International Journal of Computer-Supported Collaborative Learning

, Volume 5, Issue 4, pp 415–432

Using activity theory to understand intergenerational play: The case of Family Quest

Authors

    • Center for Research on Learning and TechnologyIndiana University
  • Sasha A. Barab
    • Center for Research on Learning and TechnologyIndiana University
  • Michael P. Downton
    • Center for Research on Learning and TechnologyIndiana University
Article

DOI: 10.1007/s11412-010-9097-1

Cite this article as:
Siyahhan, S., Barab, S.A. & Downton, M.P. Computer Supported Learning (2010) 5: 415. doi:10.1007/s11412-010-9097-1

Abstract

We implemented a five-week family program called Family Quest where parents and children ages 9 to 13 played Quest Atlantis, a multiuser 3D educational computer game, at a local after-school club for 90-minute sessions. We used activity theory as a conceptual and an analytical framework to study the nature of intergenerational play, the collaborative activity between parents and children in the context of role-playing virtual game environment, and the opportunities and challenges of bringing parents and children together around an educational video game. Our analyses of five parent-child dyads revealed that the nature of intergenerational play is different for different parent-child dyads, but has positive outcomes. Implications of the study for supporting family learning and bonding through video games are discussed.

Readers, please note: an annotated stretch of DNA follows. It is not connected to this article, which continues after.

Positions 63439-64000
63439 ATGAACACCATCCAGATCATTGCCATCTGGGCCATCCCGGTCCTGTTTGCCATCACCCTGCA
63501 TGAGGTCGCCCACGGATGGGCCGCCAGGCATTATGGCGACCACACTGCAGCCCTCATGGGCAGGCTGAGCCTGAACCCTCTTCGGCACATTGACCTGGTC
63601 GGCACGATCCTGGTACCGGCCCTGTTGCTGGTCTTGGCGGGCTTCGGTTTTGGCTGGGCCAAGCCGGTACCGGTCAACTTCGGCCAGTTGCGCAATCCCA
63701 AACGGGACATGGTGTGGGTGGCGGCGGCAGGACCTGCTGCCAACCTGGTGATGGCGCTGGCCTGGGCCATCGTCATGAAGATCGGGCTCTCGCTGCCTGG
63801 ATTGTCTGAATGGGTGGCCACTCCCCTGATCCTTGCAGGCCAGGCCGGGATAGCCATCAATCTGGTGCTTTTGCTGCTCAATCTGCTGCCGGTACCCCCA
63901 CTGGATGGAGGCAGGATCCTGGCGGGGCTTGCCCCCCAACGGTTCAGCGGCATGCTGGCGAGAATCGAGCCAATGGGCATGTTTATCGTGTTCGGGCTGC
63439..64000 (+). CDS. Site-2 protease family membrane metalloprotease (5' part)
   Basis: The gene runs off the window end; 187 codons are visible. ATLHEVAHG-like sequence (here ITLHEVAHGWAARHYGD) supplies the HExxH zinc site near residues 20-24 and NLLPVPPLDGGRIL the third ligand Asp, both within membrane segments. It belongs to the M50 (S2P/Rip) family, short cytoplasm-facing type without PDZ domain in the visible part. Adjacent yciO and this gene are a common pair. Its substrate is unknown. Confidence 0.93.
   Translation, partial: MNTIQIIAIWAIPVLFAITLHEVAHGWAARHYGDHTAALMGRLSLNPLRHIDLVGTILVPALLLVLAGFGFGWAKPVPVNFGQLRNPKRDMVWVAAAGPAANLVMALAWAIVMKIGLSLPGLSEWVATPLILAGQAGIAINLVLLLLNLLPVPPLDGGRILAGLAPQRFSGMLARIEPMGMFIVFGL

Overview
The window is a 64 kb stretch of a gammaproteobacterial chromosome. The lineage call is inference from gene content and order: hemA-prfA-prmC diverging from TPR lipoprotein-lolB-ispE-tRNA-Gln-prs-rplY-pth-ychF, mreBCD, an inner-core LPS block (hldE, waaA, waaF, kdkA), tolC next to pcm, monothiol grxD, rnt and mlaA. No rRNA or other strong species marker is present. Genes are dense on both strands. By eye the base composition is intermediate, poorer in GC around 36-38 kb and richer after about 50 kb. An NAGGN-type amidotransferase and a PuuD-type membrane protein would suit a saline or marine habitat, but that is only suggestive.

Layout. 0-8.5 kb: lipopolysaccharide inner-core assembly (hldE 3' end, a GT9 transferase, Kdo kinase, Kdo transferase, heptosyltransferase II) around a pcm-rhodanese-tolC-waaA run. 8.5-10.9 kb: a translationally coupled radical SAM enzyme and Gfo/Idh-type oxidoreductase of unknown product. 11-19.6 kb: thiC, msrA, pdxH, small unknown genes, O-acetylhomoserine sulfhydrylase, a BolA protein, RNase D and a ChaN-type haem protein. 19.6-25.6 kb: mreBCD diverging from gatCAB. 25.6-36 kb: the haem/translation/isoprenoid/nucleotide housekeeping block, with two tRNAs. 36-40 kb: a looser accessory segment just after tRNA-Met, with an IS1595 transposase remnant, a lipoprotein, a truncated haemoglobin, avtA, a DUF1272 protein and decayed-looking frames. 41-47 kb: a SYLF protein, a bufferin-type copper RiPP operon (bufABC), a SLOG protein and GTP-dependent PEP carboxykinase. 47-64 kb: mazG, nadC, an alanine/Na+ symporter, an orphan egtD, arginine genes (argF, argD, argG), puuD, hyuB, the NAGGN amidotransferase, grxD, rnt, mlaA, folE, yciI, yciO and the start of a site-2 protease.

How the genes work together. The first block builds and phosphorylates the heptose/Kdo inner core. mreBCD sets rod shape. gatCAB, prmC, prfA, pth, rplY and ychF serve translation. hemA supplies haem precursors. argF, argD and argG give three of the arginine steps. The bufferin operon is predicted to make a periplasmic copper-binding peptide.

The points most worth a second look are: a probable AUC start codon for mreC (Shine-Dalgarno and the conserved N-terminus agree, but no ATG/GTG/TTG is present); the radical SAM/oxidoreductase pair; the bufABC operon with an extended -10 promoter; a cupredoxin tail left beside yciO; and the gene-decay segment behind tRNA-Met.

Keywords

Collaborative problem solving Informal learning environments Intergenerational play Parent-child interaction Video games

Copyright information

© International Society of the Learning Sciences, Inc.; Springer Science + Business Media, LLC 2010